Today's targets were Beinn Mheadhoin and Creag a'Chliabhain, which I can only read as Creag a'Chillblain, sorry The former hill was right next to us, the latter off to the west, across Loch Conagleann. We took a track up the north side of the hill - this enters a deer-fenced enclosure via a gate, but there's an awkward fence to climb over to exit onto the hillside higher up. Then you pass a number of rather derelict gross butts before arriving at the summit. The wind farm to the south west appears from the top, none of the turbines turning today. We descended on the western side, where it appears that a new fence is soon to be constructed, and joined the wind farm track heading north along the Allt Uisg an t-Sidhean (the Fairy Water, if I'm not mistaken) - this needs to be forded to reach the boat house at the southern end of Loch Conagleann. A track runs from here round the corner of the loch and cuts through the bracken to reach a number of pheasant feeding stations on the hillside - legions of the birds coming and going at our feet.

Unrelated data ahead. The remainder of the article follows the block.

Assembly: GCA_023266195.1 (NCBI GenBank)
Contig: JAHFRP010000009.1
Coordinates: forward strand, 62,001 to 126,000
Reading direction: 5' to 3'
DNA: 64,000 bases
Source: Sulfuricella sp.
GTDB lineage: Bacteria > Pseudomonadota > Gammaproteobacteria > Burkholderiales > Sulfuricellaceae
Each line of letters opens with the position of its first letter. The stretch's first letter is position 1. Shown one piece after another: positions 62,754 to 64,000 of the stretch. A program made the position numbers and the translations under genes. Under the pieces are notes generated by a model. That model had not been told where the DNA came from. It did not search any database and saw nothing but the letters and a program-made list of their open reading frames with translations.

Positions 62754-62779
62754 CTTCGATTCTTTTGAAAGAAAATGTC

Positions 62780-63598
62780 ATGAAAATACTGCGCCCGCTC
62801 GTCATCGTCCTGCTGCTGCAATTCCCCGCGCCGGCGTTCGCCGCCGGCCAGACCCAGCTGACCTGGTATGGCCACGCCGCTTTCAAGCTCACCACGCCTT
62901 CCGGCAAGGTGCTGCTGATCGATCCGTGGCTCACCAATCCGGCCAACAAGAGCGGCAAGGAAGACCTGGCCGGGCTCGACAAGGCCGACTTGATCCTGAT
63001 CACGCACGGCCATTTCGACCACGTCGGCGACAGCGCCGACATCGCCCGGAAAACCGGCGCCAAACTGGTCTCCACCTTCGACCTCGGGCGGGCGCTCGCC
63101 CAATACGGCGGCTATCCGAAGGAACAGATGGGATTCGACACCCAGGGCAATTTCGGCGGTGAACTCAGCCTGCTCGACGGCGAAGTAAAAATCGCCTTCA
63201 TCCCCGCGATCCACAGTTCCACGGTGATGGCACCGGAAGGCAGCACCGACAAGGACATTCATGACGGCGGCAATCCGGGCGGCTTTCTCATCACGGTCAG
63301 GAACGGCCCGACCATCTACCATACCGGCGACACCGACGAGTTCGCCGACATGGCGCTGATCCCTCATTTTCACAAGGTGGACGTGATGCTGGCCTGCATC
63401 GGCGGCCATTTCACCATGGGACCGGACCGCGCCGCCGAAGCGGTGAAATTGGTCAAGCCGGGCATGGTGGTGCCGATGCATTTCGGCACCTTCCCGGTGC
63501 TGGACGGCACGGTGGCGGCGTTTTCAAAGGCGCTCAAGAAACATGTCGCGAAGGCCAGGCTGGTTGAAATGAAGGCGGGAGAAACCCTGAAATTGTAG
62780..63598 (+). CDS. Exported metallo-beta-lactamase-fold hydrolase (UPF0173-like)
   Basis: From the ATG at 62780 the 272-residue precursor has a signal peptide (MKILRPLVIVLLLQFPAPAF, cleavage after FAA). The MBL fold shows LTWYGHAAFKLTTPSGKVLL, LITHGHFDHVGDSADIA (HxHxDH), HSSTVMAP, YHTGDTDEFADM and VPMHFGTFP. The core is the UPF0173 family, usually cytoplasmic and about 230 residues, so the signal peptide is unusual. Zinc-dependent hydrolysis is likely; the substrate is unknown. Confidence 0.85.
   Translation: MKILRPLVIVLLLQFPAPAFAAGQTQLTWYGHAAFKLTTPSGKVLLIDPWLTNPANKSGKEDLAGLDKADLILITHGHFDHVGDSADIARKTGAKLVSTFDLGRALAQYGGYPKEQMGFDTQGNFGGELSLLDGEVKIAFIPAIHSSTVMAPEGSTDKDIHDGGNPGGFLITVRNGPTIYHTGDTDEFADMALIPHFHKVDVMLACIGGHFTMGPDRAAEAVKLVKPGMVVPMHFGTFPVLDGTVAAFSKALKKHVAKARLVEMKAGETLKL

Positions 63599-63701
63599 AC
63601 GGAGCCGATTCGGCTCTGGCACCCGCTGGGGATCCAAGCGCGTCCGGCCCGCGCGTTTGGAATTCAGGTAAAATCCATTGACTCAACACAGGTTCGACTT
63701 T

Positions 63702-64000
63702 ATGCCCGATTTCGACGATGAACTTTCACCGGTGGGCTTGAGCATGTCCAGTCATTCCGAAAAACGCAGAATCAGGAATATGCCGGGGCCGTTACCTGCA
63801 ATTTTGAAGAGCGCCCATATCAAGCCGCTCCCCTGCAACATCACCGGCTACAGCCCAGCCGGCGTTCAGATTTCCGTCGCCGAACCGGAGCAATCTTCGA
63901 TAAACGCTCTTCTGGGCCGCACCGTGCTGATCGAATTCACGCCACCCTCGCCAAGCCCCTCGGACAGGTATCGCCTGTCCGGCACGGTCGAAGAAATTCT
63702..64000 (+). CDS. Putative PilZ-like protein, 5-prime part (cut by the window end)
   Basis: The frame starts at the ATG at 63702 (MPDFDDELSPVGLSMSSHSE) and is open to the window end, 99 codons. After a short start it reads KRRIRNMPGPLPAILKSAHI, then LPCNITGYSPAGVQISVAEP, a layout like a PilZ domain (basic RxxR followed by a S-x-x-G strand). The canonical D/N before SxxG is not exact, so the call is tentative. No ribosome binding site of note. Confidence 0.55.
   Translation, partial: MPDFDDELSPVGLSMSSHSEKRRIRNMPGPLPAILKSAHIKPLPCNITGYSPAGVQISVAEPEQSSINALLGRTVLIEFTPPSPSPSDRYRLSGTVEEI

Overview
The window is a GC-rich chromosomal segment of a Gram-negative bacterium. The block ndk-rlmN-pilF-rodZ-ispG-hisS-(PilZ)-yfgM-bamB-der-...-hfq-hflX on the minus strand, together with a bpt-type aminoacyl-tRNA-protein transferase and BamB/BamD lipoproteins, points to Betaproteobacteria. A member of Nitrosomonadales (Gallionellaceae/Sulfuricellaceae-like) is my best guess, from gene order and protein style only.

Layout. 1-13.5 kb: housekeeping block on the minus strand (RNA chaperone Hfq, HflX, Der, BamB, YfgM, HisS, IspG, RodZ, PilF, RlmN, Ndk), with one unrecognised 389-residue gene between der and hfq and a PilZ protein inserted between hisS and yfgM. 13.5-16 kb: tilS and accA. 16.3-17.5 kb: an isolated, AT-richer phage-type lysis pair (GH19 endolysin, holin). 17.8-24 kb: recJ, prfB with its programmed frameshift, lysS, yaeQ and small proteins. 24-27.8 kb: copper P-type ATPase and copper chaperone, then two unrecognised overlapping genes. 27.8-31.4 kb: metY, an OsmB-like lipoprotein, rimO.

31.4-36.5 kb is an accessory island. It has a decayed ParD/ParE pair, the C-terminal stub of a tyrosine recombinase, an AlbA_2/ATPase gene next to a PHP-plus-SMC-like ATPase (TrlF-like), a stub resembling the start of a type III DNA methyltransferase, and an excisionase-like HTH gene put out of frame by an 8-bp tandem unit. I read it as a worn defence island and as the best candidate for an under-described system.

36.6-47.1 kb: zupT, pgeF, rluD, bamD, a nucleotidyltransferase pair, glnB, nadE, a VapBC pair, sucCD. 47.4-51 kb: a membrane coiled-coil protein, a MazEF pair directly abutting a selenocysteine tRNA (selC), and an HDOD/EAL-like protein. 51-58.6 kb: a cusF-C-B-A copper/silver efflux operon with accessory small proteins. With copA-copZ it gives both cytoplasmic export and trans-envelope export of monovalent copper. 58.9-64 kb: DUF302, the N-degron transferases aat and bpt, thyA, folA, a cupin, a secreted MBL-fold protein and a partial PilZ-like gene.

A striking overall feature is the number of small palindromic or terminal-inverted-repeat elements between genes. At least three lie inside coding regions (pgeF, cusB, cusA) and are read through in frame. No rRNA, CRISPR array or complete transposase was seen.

Creag a'Chliabhain on the right
8CD8D054-2480-48B4-B78E-FF116157E7D9_1_201_a by Al, on Flickr
Mheadhoin summit, wind farm behind
B25ABC27-334F-41BC-9387-18A819CA849A_1_201_a by Al, on Flickr
1A835DF5-BEDF-4D11-9F73-17F9170718F1_1_201_a by Al, on Flickr
D57A5794-4428-4096-B5DC-08E17DDDA5AA_1_201_a by Al, on Flickr
Towards the boat house
C4B86FC5-512B-4B91-97DE-852342299CF8_1_201_a by Al, on Flickr
Heather tramping is required now to reach the ridge leading to a rather impressive rocky outcrop before the summit of Mount Chillblain. There's an ATV track leading to a gate through the deer fence then a soggy squelch to the top. You could, I suppose, stay on track if you came in from Errogie, but the best bits of this hill are missed by accessing from that direction. Anyway, we continued onwards, my plan to cut down to the south being hampered by mist and some significant crags - we ended up taking a good ATV track down to the sheep field and managing to get through the deer fence by means of a proper gate rather than a climb if we'd gone my original way. Back on track to the car, a few more dogs wailing at us as we went past this time.